Dhaka Tribune – Protests in Barisal against coal power plant and ship-breaking yards

(Written by Anisur Rahman Swapan)

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12 September 2013 - Protesters demand the cancellation of a proposed coal-based power plant at Rampal in Bagerhat and ship-breaking yards at Patharghata in Barguna

Hundreds of protesters linked hands and formed a human chain in Barisal city on Thursday to demand the cancellation of a proposed coal-based power plant at Rampal in Bagerhat and ship-breaking yards at Patharghata in Barguna.

The protesters said the projects would destroy the environment of the coastal districts.

Samajtantrik Chhatra Front and Biggyan Mancha Andolan jointly organised the demonstrations that began with a protest march from Amrita Lal Dey College and ended with a rally in front of the Ashwini Kumar Hall.

Organisation leaders who addressed the rally included Riazul Huq Khan, Imran Habib Rumman, Manisha Chakraborty, Prodipta Saha, Badruddoza Soikat and Bidhuvushan Nath.

The speakers said the site of the proposed coal-fired power plant was situated only 9km from the Sundarbans, the world’s largest mangrove forest and a Unesco world heritage site. The Patharghata coast is also nearby.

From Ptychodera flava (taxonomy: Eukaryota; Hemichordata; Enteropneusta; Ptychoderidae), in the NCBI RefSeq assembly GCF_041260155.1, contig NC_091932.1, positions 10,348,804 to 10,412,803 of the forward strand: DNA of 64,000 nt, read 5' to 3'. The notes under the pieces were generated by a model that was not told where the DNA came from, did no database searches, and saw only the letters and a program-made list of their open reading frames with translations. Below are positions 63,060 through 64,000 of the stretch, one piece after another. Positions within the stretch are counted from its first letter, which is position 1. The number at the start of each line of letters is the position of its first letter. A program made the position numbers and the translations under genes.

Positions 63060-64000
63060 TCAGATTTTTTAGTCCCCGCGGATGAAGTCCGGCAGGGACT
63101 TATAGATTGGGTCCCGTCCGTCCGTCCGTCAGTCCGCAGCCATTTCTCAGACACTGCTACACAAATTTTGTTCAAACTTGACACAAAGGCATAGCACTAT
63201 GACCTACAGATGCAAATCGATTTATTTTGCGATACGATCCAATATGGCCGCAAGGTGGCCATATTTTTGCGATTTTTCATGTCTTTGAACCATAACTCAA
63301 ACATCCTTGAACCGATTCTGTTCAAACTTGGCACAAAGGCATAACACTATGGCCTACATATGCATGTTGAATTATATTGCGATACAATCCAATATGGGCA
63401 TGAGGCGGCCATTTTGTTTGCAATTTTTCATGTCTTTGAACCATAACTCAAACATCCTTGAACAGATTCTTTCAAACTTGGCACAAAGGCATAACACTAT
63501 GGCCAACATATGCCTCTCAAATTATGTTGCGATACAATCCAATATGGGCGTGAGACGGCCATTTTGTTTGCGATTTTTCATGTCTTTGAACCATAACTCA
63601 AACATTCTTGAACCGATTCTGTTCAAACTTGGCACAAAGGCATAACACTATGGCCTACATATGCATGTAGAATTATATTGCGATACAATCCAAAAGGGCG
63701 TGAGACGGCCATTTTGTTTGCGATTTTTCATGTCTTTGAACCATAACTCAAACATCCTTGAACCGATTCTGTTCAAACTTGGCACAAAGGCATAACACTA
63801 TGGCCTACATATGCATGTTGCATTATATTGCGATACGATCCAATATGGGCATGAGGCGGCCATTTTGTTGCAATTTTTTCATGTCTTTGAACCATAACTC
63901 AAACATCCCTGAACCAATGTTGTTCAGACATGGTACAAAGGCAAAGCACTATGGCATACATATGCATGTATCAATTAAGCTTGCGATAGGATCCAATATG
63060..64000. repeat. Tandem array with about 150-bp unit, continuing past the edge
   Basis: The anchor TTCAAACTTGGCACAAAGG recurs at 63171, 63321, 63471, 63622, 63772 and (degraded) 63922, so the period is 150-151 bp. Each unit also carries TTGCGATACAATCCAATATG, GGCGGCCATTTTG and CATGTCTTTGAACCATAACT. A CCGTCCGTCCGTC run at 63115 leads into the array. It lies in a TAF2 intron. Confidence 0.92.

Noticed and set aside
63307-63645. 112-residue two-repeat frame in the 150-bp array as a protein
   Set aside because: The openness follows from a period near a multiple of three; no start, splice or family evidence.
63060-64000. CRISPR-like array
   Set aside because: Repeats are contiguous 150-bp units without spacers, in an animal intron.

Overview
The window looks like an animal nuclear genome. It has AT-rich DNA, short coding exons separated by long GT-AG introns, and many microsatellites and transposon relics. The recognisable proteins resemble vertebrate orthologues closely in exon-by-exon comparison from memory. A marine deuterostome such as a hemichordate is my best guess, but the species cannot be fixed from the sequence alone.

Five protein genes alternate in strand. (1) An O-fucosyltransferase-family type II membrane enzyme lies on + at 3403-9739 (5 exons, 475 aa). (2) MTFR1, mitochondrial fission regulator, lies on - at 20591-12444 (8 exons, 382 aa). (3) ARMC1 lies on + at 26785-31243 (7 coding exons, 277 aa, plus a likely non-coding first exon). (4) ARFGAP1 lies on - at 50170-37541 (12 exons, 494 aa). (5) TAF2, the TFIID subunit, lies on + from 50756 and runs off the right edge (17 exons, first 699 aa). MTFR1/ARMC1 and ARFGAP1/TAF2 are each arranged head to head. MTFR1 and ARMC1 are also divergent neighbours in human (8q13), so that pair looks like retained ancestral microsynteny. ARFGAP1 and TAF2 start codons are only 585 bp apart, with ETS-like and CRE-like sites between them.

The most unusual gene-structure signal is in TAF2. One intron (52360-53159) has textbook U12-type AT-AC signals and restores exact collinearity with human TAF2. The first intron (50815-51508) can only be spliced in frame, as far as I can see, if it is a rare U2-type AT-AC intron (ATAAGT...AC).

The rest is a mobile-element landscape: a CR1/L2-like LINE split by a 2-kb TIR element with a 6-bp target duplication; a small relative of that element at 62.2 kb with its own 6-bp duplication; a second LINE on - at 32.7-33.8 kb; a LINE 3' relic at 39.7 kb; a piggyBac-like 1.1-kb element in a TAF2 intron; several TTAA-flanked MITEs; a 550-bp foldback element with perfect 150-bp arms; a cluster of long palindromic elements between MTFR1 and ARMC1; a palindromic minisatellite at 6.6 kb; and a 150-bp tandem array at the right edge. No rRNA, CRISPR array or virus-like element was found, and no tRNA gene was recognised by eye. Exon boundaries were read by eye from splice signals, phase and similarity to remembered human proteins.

The construction of the 1,320mW thermal power plant at Rampal is a joint venture between Bangladesh Power Development Board and the Indian National Thermal Power Corporation.

The speakers said India was trying to protect the Sundarbans on its side, but planned to build a potentially environment-damaging power plant close to the Bangladesh part of the mangroves.

About the ship-breaking industry, the protesters alleged that whilst most countries of the world prohibited the use of their coasts for ship breaking, some greedy, profit-mongering businessmen and corrupt political leaders were allowing it in Bangladesh.

The power plant and ship-breaking projects would contaminate the land and pollute the air, which would affect the lives of millions of inhabitants of the southern coastal region, they said.

The proposed projects would also seriously harm the bio-diversity, ecology, water management, flora and fauna of the Sundarbans and the coastal areas, they claimed.

They alleged that the government finalised the project sites without considering social and environmental impacts and economic benefits for the region.